Sharjah Center for Astronomy and Space Sciences
State University of New York
University of Tennessee
Saint Petersburg State University
University of Maryland
The 2018 MISIP internship program focused on carbonaceous chondrites. Carbonaceous chondrites are characterized by abundant carbon up to 3 wt% and unmelted-and-pristine nature. To seek for the materials without later stage modification, Hayabusa 2 targets the C-type asteroid “Ryugu” that is considered to be the parent body of the carbonaceous chondrite.
The carbonaceous chondrites are mechanical mixture of objects with different origin, and its major constituent is ‘matrix’ consisting of micro-grains with typical size to be less than 1 µm. The modal abundances of the matrix vary from 5% to 99% and random micro sampling of asteroid will likely result in collection of the matrix materials. Because of its gain size, major and trace elements distribution preserved on the grains in the matrix should reflect not only nebular condensation process but also asteroidal fluid-related process that are unique to each carbonaceous chondrite.
How one can reconstruct the original asteroid by increasing the quantity of materials to be analyzed? Sensitivity, precision, and resolution of analytical techniques are not constant against the quantity. During this program, the whole-rock carbonaceous-chondrites serve as parent bodies. The matrix materials correspond to sub sample of the bodies. What is the minimum quantity of the matrix materials to identify from which carbonaceous chondrites the materials are coming from? Three carbonaceous chondrites will be studied focusing geochemical description of both whole rock and the matrix materials using destructive and non-destructive techniques. Students will simulate an initial analysis of the materials returned from Ryugu. During the program, you have chances to analyze carbonaceous chondrites by several techniques that include SEM, EPMA, SIMS, LA-ICPMS, ICPMS, TIMS, and TEM.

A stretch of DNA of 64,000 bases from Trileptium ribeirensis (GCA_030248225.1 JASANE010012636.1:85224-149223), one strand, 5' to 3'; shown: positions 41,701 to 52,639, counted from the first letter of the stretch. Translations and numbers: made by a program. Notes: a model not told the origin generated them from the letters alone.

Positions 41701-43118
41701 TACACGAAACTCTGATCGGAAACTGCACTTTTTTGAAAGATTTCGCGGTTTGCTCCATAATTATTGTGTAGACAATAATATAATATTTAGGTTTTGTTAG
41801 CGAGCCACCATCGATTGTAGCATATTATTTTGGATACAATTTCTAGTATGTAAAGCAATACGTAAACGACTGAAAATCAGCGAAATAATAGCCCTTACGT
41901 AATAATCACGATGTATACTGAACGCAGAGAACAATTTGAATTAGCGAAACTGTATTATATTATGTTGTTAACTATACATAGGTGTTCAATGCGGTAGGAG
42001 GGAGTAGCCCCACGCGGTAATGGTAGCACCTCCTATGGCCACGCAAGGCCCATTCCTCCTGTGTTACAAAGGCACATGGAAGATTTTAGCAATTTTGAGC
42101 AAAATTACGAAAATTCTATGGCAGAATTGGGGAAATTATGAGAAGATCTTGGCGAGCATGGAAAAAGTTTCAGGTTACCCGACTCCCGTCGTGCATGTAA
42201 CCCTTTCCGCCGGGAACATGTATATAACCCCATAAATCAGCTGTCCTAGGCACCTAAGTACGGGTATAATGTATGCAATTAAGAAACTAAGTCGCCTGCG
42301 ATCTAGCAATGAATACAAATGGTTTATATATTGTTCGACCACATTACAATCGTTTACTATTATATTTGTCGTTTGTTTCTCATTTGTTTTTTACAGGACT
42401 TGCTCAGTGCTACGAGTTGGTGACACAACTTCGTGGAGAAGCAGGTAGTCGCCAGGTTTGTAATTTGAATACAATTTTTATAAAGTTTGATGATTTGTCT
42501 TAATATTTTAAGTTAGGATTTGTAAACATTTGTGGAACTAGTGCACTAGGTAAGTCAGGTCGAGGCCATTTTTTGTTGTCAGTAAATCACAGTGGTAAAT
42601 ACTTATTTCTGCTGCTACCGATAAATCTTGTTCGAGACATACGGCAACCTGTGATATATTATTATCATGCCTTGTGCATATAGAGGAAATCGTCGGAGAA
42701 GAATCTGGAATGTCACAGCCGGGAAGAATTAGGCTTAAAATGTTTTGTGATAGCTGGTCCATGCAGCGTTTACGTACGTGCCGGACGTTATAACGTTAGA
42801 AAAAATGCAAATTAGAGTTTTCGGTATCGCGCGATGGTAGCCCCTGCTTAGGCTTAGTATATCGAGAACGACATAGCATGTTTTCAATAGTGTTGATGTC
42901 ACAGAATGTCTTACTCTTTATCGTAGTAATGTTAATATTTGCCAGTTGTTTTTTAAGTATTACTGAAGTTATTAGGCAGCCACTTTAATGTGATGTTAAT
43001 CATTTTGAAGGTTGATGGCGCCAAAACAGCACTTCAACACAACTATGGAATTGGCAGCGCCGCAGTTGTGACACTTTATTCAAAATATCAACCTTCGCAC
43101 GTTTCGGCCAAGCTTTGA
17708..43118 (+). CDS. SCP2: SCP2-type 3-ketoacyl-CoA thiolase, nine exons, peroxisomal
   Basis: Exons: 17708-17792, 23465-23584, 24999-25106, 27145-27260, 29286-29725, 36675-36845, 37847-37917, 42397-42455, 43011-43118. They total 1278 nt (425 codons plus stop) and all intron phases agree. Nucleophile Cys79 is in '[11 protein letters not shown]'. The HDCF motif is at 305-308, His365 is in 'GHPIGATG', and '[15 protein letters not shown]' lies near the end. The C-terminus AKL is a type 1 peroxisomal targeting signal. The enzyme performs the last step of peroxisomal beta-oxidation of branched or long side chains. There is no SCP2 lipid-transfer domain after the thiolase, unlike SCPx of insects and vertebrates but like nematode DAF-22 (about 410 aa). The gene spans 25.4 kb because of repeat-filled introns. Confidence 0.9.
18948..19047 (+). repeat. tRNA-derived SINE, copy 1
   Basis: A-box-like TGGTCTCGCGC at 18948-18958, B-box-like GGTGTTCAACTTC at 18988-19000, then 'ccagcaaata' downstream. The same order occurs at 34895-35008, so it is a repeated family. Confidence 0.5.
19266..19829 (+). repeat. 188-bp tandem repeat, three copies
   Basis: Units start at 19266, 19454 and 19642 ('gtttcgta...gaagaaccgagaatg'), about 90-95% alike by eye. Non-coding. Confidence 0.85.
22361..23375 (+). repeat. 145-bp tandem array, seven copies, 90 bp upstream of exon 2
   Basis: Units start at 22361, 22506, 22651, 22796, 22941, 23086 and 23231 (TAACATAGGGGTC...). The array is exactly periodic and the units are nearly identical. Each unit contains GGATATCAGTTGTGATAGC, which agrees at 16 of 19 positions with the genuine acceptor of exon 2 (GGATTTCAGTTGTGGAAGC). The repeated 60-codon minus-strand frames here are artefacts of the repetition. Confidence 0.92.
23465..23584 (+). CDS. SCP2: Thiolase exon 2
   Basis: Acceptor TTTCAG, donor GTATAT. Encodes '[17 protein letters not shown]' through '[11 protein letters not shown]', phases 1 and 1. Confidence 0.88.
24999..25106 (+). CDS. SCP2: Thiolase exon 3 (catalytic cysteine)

This internship felt like getting lost in an island at first, but as they days passed by, huge amounts of treasure(knowledge) were found every where we looked. The knowledge and practical skills we gained in a matter of six weeks were equivalent to studying a geology course for a whole semester or even more. Although this program is academic and scientific, the professors and lab instructors made it so much more entertaining, enjoyable and definitely less stressful. I am absolutely hononred and humbled to have had the chance to be a part of this internship, explore a field of science that was very new to me and make new friends from all over the world.
By taking part in this internship I was able to gain so much research experience using different types of instrumentation and research techniques. The amount of analysis done in such a short time was amazing, and allowed me to gain a wide new skill set. From working in the clean room and preparing our samples for ICP-MS, SIMS, and LA-ICP-MS, to SEM imaging of chondrules, and creating EPMA phase maps; the experience gained in six short weeks was incredible. This internship was my first experience working with meteorites, and it allowed me to realizes my love of science extends far beyond the reaches of our planet. In addition to the scientific research, being able to live in Japan and work with scientists from around the world was an amazing and humbling experience and I am so thankful that I was able to participate.
I feel like I can hardly describe the greatness of my experience with MISIP. We were provided with state of the art technology, an impressive sample set, and excellent mentorship. I would recommend this internship (and already have recommended it) to any student interested in planetary materials.